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Fentanyl – Fake & Fatal

One Pill Can Kill

Fake & Fatal - One Pill Can Kill
Fentanyl, heroin’s synthetic cousin, is one of the deadliest drugs in the world.

Fentanyl Deaths Are On The Rise Among Teens

In today’s world, dealers are lacing cocaine and heroin with fentanyl and young adults are dying in significant numbers. This epidemic has resulted in overdose deaths from fentanyl up 540 percent in the last 3 years. Nationally, overdose deaths among adolescents more than doubled from 2010 to 2021, and rose

another 20% in the first 6 months of 2021. Synthetic opioids like fentanyl are the primary cause of these deaths.

What Is Fentanyl?

Fentanyl is a synthetic opioid painkiller, usually in the form of a patch or a pill and is prescribed to treat severe pain. It is a cousin to heroin, but much deadlier because it is so much stronger—50 times more potent than heroin, according to the CDC (Centers for Disease Control and Prevention). A lethal dose of heroin is about 30 milligrams, compared to fentanyl, where a dose of only 3 milligrams can cause death. In fact, rescuers responding to overdose calls have to be careful—just touching it or inhaling it can be deadly. Even a small amount can cause an overdose and death.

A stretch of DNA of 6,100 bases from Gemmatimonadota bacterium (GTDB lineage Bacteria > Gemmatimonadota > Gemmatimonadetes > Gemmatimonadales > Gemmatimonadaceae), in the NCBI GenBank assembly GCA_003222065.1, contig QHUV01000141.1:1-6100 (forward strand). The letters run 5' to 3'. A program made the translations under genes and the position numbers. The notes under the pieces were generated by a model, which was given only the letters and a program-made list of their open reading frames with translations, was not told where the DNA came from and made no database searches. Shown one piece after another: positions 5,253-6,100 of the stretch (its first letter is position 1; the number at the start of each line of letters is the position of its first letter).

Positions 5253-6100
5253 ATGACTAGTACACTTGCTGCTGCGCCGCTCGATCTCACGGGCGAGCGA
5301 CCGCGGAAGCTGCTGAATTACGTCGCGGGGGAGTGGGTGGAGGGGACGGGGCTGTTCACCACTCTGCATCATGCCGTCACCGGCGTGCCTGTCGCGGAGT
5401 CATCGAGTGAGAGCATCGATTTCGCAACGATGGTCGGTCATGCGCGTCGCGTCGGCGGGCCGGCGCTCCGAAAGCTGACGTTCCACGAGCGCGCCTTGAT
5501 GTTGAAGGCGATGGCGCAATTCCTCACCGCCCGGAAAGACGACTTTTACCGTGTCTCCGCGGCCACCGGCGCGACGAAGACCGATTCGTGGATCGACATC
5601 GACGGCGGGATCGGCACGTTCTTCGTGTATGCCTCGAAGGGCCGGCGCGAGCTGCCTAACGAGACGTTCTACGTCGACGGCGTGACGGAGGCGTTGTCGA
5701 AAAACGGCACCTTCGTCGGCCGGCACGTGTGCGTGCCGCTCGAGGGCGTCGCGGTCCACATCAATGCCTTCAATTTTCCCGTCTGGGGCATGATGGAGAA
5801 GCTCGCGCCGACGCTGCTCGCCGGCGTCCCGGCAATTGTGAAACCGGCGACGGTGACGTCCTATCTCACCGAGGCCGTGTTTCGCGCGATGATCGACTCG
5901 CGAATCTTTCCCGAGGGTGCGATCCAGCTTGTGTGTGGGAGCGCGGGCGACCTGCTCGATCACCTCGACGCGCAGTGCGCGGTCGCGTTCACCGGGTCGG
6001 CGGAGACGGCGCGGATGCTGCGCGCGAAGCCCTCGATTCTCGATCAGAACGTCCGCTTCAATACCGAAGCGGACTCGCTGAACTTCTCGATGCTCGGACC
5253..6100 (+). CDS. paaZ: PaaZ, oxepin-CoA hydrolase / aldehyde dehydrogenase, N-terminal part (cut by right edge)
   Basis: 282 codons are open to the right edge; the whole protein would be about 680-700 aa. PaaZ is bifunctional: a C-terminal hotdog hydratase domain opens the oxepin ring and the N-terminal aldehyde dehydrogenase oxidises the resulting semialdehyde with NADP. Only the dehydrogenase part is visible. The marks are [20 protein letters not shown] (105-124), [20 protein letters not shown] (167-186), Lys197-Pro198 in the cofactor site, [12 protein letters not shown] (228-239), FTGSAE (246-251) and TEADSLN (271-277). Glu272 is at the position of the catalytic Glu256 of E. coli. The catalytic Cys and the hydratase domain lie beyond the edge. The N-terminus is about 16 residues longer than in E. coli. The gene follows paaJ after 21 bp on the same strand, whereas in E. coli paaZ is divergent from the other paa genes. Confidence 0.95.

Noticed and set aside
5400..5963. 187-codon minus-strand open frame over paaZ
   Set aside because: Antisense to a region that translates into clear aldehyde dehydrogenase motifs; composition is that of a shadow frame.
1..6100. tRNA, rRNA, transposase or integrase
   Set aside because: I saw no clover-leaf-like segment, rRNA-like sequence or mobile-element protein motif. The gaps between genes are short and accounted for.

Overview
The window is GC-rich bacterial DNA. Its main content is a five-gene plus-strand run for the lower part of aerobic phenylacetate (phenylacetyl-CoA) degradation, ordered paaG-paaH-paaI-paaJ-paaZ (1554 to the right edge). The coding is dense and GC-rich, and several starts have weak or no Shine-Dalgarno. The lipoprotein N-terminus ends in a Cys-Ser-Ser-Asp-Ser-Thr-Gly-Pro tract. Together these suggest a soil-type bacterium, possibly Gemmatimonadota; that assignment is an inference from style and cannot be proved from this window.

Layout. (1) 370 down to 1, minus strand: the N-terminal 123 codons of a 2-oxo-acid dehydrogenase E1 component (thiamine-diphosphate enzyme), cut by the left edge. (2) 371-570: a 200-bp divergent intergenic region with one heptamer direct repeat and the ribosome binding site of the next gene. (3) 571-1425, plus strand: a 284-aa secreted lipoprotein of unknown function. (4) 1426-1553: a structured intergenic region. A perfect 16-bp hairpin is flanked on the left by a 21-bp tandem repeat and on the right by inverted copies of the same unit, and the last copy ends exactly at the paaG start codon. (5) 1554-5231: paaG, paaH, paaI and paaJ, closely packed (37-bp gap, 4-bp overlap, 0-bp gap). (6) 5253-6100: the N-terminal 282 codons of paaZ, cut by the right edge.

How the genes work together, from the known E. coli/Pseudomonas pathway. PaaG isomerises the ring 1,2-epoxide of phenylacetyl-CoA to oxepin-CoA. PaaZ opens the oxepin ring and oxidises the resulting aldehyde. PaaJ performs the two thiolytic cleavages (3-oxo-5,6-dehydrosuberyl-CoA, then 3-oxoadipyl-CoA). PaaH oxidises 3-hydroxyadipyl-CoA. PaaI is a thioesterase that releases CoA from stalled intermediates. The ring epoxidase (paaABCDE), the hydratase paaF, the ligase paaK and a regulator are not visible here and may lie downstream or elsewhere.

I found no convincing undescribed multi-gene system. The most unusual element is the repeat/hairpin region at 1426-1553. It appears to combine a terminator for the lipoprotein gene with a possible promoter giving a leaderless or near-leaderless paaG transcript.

As fentanyl is a fine powder, it is easy to mix into other drugs. It looks identical to heroin, so users, injecting heroin laced with fentanyl, won’t know they’re injecting a lethal dose until it’s too late. It’s important to educate our youth so they don’t fall into the trap of taking drugs laced with fentanyl.

Yes! Fentanyl is dangerous for many reasons:

  • It is often impossible to tell if a powder or pill contains fentanyl. You can’t see it, smell it or taste it. Even your dealer might not know what they are selling or how strong it is.
  • Because fentanyl is so strong, the difference between a dose that will get you high and a dose that can kill you is very small.
  • You can overdose even if you use someone’s prescription patch and know the dose. Everyone handles fentanyl differently. One person’s dose can kill another person.
  • If someone is using other drugs at the same time—for example, other opioids alcohol or sedatives such as Xanax, Valium or Ativan—the risk of overdose is even higher.

In our One Pill Can Kill school assembly, students learn the facts about fentanyl and the risks involved. We can’t afford to let these statistics soar. We must make a difference and save the lives of our youth.